2012 Army Report Card: Running Backs

ArmySports.com continues its review of the 2-10 2012 Army Black Knight's season, position-by-position. Today we review the cadet fullbacks of 2012.

Running backs: B

When junior Raymond Maples joined the program in 2010 ArmySports.com mentioned in the incoming plebe article that he had the chance to be the best Army back in a long time. Maples has lived up to that billing as he's posted his second consecutive thousand yard rushing season. Raymond is only the third Army running back in school history to rush for over one thousand yards in consecutive years. Maples started all twelve games as he ran for 1,215 yards, averaged 5.4 yards per carry and scored two touchdowns. He dominated early in the season running for at least 107 yards in four of the first five games. After getting banged up late against Boston College he wasn't as explosive for about a month till returning to form late in the year. His ended his season rushing for 156 yards against Navy.

Maples has excellent feet, reads blocking well and runs to daylight. He is not a burner but is able to burst into the open field. He can break tackles, finishes his runs and has a good forward body lean to pick up extra yards. One of the more memorable plays of 2012 was when Boston College safety Spenser Rositano went helmet-to-helmet with Maples and Raymond was knocked out of bounds. Once on the sidelines a backup defensive back started jawing to the soft spoken Raymond about being "lit-up". Maples just stood up and pointed to still lying on the ground with his helmet spun around looking through his ear hole. Raymond fumbled way too many pitches this season. He had an uncharacteristic nine fumbles and lost six which frustrated the coaching staff. In 2011 Maples had just two fumbles the entire season. Ball security is an area Maples need to improve. His blocking is excellent.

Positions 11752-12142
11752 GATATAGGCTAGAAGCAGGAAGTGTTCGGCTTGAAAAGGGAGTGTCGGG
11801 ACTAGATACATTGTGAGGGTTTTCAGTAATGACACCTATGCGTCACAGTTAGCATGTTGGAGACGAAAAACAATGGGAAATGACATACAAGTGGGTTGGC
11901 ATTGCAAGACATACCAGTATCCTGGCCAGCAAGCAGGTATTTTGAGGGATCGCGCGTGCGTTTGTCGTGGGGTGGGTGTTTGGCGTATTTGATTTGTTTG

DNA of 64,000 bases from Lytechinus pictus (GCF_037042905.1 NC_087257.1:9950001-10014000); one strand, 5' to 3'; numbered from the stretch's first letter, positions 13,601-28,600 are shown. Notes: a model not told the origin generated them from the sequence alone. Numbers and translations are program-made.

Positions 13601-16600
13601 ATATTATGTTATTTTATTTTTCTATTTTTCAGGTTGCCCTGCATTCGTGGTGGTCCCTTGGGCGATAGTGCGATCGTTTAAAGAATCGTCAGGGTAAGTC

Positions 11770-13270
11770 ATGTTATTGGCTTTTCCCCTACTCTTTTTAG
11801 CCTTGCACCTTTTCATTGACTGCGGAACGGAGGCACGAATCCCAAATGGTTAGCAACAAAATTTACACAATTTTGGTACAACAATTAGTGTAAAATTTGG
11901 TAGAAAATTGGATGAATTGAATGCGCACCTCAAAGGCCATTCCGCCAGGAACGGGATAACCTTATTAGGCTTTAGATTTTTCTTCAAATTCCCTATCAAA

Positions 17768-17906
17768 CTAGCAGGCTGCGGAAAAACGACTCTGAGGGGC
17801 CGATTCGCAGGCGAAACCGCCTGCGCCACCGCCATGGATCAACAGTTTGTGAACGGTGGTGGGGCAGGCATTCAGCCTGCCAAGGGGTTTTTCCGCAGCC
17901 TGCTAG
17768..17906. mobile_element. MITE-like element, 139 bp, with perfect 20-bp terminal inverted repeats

Senior Malcolm Brown missed the opener, then played at wide receiver against Northern Illinois, before being moved back to his normal C-back position after Terry Baggett was hurt. Brown carried the ball 61 times for 441 yards in nine games. Malcolm averaged 7.2 yards a carry and scored four rushing touchdowns. Brown also caught three passes for 46 yards. This season he continued his trend as a player who was very productive but had problems staying healthy. Speaking of health, sophomore Terry Baggett (16 att., 138 yards, 8.6 avg. 2 TDs) continues to be hit by the injury bug. Baggett is slashing, cutback runner with excellent vision who is able to make the first man miss. He won the starting job and was one of the few bright lights in the opener against San Diego State rushing for 100 yards and scoring the Black Knights only touchdown. The following week against Northern Illinois he ripped off a 28-yard run before fracturing his knee cap which ended his season.

Sophomore Trenton Turrentine missed the two opening games with a hand injury. He appeared in the last ten games and drew three starting assignments. He ran for 177 yards, scored a touchdown and averaged 6.1 yards per carry. Turrentine is a physical downhill runner who runs hard once his shoulders are squared and did not fumble this season. He's really improved his ball security, especially catching pitches, since his 2010 prep season at USMAPS. Turrentine needs to improve on his blocking in space which left a lot to be desired and probably cost him some playing time.

Sophomore Stephen Fraser played in all twelve games. He carried the ball ten times for 40 yards and caught two passes for 40 yards. Fraser is a solid all round player with some quickness and average speed. Jon Crucitti played in the first nine games. He's rushed seven times for 42 yards. Crucitti was bypassed by better athletes. Crucitti is a good blocker but lacks run skills and is rather slow. He did not play in the last three games.

InsideArmySports.com Top Stories